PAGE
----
This striking red-brick building on The Mall is now Mayo County Council's Motor Tax Office. It was also the original branch of Castlebar's Bank Of Ireland but was originally built as a jail.
The building was erected in 1785 and used as a jail for approximately 50 years. It is situated directly across the road from the Courthouse. It is also situated across from the 'hanging tree' on The Mall where public hangings took place in order to act as a deterrent to locals. The most famous hanging that took place was that of Fr. Conroy of Addergoole parish (Lahardane) in response to the part he played in the 1798 rebellion. The tree blew down in a storm in 1918.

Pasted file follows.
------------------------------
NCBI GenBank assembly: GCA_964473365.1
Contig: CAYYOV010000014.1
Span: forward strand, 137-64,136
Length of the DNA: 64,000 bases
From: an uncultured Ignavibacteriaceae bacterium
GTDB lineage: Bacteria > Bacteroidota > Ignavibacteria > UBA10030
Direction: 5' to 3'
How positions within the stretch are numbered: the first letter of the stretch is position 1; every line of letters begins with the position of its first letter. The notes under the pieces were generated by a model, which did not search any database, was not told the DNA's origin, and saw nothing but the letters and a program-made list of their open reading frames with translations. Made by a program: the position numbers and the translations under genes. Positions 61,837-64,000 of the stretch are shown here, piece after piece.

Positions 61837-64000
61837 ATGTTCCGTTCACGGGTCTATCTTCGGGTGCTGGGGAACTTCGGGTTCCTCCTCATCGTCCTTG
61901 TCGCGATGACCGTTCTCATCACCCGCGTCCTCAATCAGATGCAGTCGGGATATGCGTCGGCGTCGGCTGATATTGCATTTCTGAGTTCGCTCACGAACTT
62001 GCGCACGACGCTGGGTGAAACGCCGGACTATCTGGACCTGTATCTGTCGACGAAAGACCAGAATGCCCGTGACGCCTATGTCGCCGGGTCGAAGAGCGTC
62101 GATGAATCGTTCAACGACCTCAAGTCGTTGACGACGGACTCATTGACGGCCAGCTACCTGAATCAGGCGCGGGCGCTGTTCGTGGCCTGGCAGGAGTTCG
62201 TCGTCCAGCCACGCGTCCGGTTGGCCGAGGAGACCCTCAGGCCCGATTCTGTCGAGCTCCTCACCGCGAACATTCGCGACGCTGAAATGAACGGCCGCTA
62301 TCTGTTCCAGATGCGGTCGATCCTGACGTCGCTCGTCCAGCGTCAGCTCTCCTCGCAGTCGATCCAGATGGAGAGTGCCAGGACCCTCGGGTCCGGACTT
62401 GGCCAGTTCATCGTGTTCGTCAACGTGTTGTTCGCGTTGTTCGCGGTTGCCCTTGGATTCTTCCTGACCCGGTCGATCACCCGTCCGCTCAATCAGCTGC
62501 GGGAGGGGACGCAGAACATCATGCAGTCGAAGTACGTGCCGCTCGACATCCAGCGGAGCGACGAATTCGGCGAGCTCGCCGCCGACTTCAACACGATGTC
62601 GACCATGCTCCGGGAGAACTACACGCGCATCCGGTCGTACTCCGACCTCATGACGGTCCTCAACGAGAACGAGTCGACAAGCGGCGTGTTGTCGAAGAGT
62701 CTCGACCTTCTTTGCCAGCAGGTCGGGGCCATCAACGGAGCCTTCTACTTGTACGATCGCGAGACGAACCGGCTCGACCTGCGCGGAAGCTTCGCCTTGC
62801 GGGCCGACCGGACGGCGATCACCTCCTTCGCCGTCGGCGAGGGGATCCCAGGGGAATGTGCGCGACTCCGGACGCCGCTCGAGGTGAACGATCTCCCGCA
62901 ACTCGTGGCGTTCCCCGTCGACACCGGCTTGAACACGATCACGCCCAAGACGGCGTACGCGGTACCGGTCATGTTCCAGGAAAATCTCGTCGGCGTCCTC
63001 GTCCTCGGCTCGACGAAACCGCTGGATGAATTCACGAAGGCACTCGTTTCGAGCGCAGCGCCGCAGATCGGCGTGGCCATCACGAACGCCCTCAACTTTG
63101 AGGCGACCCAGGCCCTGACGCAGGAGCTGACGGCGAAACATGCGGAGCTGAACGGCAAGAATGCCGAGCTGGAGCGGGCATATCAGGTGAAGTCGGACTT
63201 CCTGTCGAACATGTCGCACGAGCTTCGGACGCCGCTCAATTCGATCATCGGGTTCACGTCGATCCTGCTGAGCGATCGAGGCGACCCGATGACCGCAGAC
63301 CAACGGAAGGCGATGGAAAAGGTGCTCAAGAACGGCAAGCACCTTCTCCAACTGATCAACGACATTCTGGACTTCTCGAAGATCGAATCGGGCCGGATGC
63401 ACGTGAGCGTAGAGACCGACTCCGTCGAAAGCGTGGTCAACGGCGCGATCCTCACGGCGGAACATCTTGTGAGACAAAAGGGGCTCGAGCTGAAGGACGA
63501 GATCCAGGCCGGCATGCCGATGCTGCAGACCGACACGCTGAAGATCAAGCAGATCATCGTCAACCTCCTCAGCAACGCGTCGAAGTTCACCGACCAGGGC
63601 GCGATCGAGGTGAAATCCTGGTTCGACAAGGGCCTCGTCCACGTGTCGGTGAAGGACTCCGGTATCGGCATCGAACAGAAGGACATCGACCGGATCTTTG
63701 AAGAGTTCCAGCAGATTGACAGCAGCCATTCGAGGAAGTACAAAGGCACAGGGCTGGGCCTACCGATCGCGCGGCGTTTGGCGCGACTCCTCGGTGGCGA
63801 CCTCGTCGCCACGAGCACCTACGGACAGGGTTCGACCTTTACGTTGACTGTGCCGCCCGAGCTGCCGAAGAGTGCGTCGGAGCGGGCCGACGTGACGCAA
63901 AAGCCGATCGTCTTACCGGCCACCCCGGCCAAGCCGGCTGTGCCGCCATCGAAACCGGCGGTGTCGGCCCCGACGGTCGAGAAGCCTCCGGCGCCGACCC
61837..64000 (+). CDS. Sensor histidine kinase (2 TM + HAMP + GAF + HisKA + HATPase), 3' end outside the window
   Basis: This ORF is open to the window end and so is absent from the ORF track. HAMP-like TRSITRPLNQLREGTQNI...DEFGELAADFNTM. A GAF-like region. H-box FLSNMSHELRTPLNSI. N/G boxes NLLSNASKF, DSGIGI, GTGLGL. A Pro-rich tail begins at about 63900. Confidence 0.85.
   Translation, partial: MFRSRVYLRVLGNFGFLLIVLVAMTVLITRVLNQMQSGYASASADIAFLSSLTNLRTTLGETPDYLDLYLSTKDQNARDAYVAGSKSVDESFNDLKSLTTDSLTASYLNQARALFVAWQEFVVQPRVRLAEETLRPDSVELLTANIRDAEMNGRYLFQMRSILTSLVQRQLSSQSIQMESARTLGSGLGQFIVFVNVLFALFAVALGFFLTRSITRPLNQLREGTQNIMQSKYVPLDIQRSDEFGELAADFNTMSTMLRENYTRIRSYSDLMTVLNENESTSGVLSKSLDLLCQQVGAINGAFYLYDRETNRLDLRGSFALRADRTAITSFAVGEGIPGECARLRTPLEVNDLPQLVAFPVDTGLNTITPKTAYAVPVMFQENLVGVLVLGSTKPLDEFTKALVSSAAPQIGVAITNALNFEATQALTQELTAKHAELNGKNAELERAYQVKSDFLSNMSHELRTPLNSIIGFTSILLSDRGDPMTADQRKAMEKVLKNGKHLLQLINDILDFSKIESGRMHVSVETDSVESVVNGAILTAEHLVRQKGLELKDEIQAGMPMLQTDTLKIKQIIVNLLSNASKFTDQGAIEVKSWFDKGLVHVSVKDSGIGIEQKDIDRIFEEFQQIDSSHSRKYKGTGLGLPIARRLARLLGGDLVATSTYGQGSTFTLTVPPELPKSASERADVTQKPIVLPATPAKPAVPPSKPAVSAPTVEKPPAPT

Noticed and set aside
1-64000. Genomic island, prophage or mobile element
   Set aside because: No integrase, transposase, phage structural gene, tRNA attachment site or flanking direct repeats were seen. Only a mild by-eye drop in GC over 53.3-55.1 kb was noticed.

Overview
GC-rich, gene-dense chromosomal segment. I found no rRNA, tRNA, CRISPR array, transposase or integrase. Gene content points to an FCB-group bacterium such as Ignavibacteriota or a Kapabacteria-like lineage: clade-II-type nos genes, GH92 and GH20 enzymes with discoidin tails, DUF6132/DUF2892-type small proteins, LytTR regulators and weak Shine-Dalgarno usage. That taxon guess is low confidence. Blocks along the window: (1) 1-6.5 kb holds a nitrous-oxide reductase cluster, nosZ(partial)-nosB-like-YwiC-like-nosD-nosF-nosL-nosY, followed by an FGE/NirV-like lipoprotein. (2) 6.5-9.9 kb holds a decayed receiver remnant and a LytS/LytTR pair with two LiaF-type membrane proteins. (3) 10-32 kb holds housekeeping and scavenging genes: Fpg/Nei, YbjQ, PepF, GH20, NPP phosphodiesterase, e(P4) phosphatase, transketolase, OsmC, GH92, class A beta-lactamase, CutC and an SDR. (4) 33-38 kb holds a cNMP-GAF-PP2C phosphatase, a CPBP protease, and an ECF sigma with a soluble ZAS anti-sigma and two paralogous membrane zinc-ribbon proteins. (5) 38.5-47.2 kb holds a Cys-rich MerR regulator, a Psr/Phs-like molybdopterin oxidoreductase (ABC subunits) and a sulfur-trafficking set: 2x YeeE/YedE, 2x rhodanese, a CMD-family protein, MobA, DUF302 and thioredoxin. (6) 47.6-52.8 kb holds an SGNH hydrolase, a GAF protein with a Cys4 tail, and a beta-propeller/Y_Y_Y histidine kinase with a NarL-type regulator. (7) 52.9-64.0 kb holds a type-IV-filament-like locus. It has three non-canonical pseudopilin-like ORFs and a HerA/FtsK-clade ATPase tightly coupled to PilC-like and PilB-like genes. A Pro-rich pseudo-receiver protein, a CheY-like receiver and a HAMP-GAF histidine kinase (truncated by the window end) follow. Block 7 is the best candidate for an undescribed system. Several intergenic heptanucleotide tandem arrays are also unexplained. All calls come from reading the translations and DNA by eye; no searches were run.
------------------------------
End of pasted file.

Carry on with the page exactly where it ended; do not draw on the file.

It is said that during recent road works, a tunnel was discovered linking the courthouse to the jail. This was said to be used to transfer prisoners to and from both buildings.
A new jail was opened in 1835 on the site of the current Mayo University Hospital. This jail was in use until 1935.
In his new book, ‘Anatomy of a County Gaol (Part I)’, local barrister and author, Michael O’Connor, says “The Inspector General of Prisons said the worst gaols in Ireland were in Castlebar,”